This confiding MacGillivray’s Warbler was displaying nicely at Shelton Wayside in Wheeler Co.
The star of the show though was this Great Gray Owl in the Ochocos (first breeding record). Generously shown to me by the gatekeepers.
Finally a Western Bluebird …
This Townsend’s Warbler was at Fields, always close to the pond’s surface. I was wondering about Black-throated Green due to the lack of yellow on the breast, but the dark cap and the streaking on the mantle rules that out.
Also very active at Fields were many Black-headed and Evening Grosbeaks.
The only eastern vagrant was a Hooded Warbler at the school in Frenchglen (only documentation quality here). We also easily found 2 Blue-gray Gnatcatchers uphill from the corral at the north end of town.
The star of the show on our last day at Headquarters were 2 really close Hammond’s Flycatchers.
And finally, how can you not adore the Great Horned Owl chicks from Fields oasis! These birds were real obvious near the water’s surface, with a parent nearby.
The cold weather made this a really unusual trip. We had snow on our tent and on the ground in Frenchglen one morning. The mercury never rose about 46F that day. A cold wind made birding challenging.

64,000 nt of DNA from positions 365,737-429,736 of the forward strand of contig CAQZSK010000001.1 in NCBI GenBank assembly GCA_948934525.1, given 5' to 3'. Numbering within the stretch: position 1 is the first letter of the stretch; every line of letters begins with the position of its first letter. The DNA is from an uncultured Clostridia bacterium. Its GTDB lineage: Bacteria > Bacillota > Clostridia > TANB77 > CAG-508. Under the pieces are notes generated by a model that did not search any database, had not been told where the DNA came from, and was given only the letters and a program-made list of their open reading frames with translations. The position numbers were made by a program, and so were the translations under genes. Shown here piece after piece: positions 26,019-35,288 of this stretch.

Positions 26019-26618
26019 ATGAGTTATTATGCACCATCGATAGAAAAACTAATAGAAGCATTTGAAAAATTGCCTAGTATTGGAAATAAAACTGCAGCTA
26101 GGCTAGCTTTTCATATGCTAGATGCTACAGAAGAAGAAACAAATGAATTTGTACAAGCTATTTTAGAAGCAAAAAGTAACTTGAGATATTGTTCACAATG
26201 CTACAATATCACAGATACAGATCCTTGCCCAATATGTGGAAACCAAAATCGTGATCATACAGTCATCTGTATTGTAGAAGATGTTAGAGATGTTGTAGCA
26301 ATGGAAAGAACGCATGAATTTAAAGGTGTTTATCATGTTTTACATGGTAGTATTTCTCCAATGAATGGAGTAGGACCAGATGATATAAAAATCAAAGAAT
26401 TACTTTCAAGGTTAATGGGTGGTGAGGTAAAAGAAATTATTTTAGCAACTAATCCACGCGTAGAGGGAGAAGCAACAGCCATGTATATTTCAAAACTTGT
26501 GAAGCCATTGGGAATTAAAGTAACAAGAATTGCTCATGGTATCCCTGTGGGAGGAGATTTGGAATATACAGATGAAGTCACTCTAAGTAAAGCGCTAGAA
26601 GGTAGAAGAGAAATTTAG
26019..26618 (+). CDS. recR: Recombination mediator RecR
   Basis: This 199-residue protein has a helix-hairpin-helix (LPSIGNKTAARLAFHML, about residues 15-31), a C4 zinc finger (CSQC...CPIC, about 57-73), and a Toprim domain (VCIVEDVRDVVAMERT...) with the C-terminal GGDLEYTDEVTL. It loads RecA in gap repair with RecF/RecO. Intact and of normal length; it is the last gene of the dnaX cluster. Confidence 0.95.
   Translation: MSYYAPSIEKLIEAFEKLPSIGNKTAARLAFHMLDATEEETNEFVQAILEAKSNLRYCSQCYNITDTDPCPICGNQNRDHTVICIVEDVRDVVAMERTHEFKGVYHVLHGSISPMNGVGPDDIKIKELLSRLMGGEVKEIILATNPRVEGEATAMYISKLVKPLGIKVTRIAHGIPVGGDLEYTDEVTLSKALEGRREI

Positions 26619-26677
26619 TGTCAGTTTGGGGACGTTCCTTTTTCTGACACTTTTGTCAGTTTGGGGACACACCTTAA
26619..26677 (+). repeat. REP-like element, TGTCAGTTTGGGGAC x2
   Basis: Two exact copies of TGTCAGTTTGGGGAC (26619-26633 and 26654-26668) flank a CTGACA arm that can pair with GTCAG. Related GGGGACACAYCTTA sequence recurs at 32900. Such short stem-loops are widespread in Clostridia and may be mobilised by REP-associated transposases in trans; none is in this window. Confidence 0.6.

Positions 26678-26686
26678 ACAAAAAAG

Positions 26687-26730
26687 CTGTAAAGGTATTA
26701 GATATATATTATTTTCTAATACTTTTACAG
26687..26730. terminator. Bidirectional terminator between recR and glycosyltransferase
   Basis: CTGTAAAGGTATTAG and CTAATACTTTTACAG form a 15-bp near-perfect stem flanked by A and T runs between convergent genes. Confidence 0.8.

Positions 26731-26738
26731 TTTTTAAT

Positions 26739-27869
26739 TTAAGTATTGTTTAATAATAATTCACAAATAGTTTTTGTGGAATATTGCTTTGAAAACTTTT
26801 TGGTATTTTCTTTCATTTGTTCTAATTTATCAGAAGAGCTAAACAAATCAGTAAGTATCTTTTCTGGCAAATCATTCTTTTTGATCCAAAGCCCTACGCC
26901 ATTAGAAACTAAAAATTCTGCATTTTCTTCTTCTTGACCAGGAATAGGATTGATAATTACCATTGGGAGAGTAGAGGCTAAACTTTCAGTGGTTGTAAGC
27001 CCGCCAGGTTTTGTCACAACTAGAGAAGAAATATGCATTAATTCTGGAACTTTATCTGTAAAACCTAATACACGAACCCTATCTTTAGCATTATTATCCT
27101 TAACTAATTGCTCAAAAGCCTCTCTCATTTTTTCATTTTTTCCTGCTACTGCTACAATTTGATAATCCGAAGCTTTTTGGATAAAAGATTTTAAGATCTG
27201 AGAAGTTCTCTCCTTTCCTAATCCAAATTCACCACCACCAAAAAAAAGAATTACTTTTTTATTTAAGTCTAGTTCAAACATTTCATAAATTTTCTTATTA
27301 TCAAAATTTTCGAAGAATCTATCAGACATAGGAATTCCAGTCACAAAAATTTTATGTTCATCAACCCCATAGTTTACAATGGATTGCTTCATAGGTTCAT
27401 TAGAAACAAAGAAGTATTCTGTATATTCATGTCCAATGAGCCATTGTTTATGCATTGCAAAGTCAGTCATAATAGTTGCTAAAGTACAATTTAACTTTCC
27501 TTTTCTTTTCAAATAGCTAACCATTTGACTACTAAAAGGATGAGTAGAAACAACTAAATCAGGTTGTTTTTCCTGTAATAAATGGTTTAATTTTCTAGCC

We also tried for Black-throated Sparrow, but struck out at several locations. A reported Cattle Egret at Diamond didn’t pan out for us. We only found a Snowy. Long-eared Owls at Page Springs CG brought a smile to our frozen faces.
Rhett Wilkins and I got our first bad surprise of the weekend when we went over Santiam Pass: We had to deal with a good 10mi of snow-covered roads and – heavy snow. It was to be the theme of the trip. Nevertheless, it was fun and many life, state, year and county birds were had among us.
Pinyon Jays were again easy at McKinney Butte Rd & Trinity Way. We also had 3 Green-tailed Towhees at the south end of Cold Springs Cutoff Rd (just north of the campgound).
Sage Thrasher, Sage Sparrow and Ferruginous Hawk were all easily found along 20 between Bend and Burns. This obliging Lark Sparrow was at Chickahominy Reservoir west of Hines.
Many Brewer’s Sparrows, some singing, were along Riley’s Pond.
At the Narrows, Clark’s Grebes are easy …
Also present were many Forster’s Terns and this Long-billed Curlew. We could not find a reported Burrowing Owl. Water levels were very high, so some birds may have been flooded out of their burrows.
Headquarters had good numbers Evening Grosbeaks and Pine Siskins.